David had prophesied that his great son would "have dominion from sea to sea" (Ps. 72:8). 'Have dominion' is the Hebrew word translated 'rule over' in 1 Kings 5:15. David's vision of his Messianic son having a world-wide Kingdom, in which all people blessed him for his grace and beneficence, was abused by Solomon into justifying 'having dominion' over people as his personal slaves; and they certainly didn't bless him for it but rather complained (1 Kings 12:11). It's as if Solomon grabbed the word 'rule over / have dominion', wrenched it out of context, and used it to justify his actions, giving a quasi-Biblical justification to his pure selfishness. This is where knowledge of God's word can be a dangerous thing; leading people into a stronger self-justification than they would otherwise have had if they were guided by self-recognized greed alone.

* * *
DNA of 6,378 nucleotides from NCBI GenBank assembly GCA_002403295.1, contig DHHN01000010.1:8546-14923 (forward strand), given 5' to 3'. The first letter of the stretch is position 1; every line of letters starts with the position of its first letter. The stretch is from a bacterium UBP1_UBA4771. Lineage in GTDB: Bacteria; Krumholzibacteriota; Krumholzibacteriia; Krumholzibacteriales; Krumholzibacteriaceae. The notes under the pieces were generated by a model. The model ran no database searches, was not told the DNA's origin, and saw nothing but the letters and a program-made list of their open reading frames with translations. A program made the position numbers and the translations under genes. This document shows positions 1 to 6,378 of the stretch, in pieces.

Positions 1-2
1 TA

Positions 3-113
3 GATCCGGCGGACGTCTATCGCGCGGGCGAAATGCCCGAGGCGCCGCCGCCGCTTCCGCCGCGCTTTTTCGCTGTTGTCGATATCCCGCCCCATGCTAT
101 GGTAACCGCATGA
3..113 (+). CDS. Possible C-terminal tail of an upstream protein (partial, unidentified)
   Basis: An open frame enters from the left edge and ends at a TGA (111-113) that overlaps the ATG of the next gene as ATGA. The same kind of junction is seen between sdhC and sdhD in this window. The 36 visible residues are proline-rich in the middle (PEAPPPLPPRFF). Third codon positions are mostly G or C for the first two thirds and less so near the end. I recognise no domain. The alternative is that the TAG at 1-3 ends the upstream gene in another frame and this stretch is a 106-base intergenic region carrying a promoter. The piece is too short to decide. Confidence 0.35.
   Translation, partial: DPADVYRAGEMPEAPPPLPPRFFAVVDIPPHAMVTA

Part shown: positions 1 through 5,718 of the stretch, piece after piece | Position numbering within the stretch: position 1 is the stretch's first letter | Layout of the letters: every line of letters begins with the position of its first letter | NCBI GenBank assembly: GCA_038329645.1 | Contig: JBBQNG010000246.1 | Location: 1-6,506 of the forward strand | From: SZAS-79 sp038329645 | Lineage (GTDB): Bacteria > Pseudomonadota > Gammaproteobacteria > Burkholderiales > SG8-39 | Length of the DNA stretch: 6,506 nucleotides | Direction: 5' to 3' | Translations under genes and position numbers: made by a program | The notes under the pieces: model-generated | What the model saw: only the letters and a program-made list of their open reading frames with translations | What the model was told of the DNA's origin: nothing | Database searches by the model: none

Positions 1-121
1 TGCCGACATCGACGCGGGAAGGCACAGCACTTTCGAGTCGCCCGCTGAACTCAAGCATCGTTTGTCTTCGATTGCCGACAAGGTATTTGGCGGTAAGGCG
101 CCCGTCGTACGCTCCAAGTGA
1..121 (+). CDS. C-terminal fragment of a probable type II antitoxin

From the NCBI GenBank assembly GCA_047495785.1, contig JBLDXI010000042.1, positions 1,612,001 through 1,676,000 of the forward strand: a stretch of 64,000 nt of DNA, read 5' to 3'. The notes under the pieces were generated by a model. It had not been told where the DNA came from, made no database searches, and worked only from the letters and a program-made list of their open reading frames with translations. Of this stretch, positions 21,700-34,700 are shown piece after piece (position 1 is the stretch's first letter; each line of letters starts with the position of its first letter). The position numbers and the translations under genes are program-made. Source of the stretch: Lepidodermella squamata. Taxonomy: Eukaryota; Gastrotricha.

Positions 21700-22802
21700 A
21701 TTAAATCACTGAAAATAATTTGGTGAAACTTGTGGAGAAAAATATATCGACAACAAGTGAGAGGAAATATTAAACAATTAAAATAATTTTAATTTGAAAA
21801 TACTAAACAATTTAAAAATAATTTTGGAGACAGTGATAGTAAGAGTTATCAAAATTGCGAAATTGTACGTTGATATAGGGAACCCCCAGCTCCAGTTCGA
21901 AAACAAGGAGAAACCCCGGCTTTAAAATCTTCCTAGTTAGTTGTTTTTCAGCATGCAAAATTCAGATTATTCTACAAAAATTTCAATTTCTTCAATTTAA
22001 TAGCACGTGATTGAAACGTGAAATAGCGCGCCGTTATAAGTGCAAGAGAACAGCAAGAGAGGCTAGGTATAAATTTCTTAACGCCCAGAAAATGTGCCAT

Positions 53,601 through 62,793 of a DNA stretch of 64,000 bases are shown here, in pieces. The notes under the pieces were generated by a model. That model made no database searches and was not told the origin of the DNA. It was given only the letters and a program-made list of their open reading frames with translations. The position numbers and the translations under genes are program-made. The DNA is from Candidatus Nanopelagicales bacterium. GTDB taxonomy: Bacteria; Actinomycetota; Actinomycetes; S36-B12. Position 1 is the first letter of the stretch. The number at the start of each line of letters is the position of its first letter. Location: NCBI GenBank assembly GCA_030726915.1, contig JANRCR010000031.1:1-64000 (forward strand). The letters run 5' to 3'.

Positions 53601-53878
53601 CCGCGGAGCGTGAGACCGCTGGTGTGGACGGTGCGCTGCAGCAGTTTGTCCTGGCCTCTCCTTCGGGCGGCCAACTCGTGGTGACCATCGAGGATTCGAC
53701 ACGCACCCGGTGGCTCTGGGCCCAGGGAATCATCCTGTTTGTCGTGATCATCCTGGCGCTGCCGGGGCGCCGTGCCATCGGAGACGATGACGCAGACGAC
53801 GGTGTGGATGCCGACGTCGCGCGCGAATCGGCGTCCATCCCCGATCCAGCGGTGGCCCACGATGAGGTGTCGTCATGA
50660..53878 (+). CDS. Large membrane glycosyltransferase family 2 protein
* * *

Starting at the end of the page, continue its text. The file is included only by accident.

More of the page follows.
Psa 72:9

Those who dwell in the wilderness shall bow before him; his enemies shall lick the dust-
We must read :9-11 in the context of David's vision of Solomon ruling over the entire eretz promised to Abraham (:8). The references to the Bedouins of the desert, the kings of Tarshish and Sheba (:10), therefore refer to the nations on the boundaries of that territory. The idea is that Solomon was to rule over the entire eretz- and even beyond, even over the peoples just over the borders of it.

Psa 72:10

The kings of Tarshish and of the islands will bring tribute, the kings of Sheba and Seba shall offer gifts-
See on :9. These were the areas on the edge of the eretz promised to Abraham, and indeed the queen of Sheba did come to Solomon with gifts. We note that "Tarshish" here doesn't refer to the United Kingdom. The earth was understood as the territory promised to Abraham, and anything beyond it is spoken of as the sea or islands.